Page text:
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Congressional Black Caucus Endorses Hillary Clinton’s Pick for Ohio Special Election

Shontel Brown of Ohio

The Congressional Black Caucus’s political arm waded into the Democratic Primary for an Ohio special election Wednesday, endorsing Hillary Clinton’s preferred candidate, Politico reported.

The CBC Political Action Committee put their support behind Shontel Brown, the Cuyahoga County Democratic Party chair, who already has the backing of former presidential candidate Hillary Clinton and House Majority Whip Jim Clyburn, according to Politico.

“She is no stranger to adversity and has spent her career fighting for Ohioans. Shontel Brown worked alongside community leaders to install public wifi hotspots in the Greater Cleveland area in order to improve access to broadband, helping to close the digital divide,” CBC PAC executive director Yolonda Addison said in a statement released Wednesday.

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More Ohio Farmers Will Get Paid to Help Keep Lake Erie Clean

More Ohio farmers can be paid by the state to implement measurers officials say help protect Lake Erie as 10 more counties have been added to the H2Ohio program, which received a $120 million boost in the recently signed state budget.

The program, which offers funding to farmers who use proven conservation practices that limit agricultural phosphorus runoff from fertilizer, now includes 24 northwest Ohio counties. Officials said phosphorus runoff is the primary factor behind algal blooms in Lake Erie.

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Ohio Ranks Low in Actual Independence

Ohio State flag

Celebrating Independence Day means a little more for some states than others, at least in terms of being independent and self-sufficient.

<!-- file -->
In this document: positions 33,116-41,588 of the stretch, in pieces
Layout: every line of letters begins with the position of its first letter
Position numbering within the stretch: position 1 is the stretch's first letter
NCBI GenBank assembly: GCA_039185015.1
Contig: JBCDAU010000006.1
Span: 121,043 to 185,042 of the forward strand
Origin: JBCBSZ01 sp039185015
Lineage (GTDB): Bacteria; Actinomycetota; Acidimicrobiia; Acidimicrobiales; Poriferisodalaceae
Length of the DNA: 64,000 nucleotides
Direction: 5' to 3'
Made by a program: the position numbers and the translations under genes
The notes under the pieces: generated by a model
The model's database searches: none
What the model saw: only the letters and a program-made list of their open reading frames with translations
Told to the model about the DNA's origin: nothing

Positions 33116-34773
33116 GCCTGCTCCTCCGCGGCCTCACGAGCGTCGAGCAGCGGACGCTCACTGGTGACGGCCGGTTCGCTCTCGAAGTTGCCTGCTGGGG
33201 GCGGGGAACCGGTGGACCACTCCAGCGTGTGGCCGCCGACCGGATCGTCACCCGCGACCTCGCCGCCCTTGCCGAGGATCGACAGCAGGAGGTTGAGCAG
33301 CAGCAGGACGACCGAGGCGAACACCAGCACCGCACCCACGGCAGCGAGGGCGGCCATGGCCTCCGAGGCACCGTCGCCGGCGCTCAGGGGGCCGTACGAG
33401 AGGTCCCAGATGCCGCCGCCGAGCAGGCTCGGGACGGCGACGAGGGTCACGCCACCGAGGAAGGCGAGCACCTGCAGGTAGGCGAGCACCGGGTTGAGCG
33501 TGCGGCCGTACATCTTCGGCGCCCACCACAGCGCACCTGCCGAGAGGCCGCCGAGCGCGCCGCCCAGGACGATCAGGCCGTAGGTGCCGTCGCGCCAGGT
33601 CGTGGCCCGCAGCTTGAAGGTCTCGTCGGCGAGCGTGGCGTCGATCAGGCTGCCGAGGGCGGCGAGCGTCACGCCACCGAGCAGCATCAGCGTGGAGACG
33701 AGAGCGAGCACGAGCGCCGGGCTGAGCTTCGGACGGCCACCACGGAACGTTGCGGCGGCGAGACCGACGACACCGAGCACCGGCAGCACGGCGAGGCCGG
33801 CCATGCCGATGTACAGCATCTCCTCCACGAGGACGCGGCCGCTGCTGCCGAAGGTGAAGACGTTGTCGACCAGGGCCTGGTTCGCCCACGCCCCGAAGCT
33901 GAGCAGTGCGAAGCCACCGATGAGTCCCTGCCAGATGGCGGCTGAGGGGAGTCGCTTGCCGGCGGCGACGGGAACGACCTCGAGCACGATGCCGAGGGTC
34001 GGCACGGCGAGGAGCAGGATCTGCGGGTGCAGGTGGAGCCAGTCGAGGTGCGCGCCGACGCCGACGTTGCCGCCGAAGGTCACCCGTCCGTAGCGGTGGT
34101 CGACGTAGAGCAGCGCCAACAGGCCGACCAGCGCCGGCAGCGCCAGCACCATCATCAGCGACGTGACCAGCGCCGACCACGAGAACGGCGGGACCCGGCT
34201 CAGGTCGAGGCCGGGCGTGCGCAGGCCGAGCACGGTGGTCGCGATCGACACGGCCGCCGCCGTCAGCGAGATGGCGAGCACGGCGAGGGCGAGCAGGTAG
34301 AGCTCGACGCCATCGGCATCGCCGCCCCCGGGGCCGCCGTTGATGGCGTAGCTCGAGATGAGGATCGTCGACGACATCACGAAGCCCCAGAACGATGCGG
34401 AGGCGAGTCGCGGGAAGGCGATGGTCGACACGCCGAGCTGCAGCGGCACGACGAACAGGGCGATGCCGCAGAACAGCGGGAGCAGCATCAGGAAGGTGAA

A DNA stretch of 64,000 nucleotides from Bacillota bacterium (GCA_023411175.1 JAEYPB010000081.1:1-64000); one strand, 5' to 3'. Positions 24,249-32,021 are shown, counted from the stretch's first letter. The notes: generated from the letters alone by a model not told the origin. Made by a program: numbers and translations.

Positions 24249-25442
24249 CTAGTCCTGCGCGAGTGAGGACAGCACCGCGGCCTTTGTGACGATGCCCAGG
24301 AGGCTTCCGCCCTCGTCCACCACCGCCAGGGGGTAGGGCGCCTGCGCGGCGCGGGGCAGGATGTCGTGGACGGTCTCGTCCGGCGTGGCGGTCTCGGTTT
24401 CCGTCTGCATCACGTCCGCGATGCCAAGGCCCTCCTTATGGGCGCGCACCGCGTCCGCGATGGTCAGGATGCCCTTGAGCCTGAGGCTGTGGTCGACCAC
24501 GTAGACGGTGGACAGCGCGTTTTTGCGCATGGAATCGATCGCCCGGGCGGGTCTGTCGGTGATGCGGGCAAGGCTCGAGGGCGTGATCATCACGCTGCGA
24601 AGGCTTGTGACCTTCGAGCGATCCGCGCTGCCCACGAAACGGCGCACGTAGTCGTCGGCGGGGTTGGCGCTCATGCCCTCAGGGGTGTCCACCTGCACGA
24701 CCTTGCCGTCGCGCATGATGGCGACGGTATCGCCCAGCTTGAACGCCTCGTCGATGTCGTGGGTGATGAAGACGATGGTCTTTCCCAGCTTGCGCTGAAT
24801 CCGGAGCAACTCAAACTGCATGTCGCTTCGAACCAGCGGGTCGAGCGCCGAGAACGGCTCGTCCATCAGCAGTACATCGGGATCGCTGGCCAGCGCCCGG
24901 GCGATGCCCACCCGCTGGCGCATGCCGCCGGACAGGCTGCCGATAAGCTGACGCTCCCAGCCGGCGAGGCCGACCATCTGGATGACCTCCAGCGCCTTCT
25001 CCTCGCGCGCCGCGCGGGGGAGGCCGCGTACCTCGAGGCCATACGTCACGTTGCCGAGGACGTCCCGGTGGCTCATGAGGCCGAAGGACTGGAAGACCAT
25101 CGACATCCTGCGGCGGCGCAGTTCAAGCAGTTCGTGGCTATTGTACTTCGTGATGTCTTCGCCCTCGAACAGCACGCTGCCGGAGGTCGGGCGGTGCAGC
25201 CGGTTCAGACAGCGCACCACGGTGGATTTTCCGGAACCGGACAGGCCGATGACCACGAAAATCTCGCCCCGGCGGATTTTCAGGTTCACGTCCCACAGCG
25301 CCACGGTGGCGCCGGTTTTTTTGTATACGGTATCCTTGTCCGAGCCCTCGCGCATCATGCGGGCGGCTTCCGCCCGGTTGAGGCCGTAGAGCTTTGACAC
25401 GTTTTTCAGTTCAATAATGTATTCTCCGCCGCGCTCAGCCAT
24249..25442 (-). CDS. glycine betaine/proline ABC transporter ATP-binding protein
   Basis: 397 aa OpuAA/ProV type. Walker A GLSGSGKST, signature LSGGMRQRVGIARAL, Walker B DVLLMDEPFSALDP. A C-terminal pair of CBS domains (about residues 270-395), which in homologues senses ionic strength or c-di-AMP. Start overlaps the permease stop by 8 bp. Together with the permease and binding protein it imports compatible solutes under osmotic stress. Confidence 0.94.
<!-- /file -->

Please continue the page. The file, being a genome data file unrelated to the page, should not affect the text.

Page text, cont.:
A report from personal finance website WalletHub showed which states were the most-self-sufficient, and Ohio ranked 36th in where Americans are the most self-reliant despite the COVID-19 pandemic.

To determine the ranking, WalletHub compared five sources of dependency: consumer finances, the government, the job market, international trade and personal vices. Those categories were broken down into 39 key indicators.

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State, National Groups Applaud Ohio School-Choice Expansion

Young girl sitting at a desk, writing

School groups throughout Ohio and around the nation have praised the recently signed Ohio state budget that expands education choice opportunities for parents and students.

The budget, signed late Wednesday night by Gov. Mike DeWine, increased the state’s voucher system, created a new tax-credit scholarship program and established the state’s first education savings accounts.

“Governor Mike DeWine has signed a budget that expands existing school choice options and creates Ohio’s first-ever education savings account program helping parents afford desperately-needed resources and giving them the flexibility necessary to improve their children’s educational outcomes,” said Rea Hederman Jr., executive director of the Economic Research Center at The Buckeye Institute and vice president of policy. “These bold reforms are some of the most significant that Ohio’s families have seen in a decade.”

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Ohio Wins Injunction over Biden Administration’s ‘Tax Mandate’

Ohio Attorney General Dave Yost

Three weeks after a federal judge said Ohio could move ahead with a lawsuit against the Biden administration’s plan to tie federal funding to a state’s agreement to not cut taxes, the same court granted Ohio a permanent injunction to stop the practice.

The United States District Court for the Southern District of Ohio stopped the regulation that Ohio Attorney General Dave Yost said unconstitutionally restricted the state’s power to cut taxes, Yost announced Friday.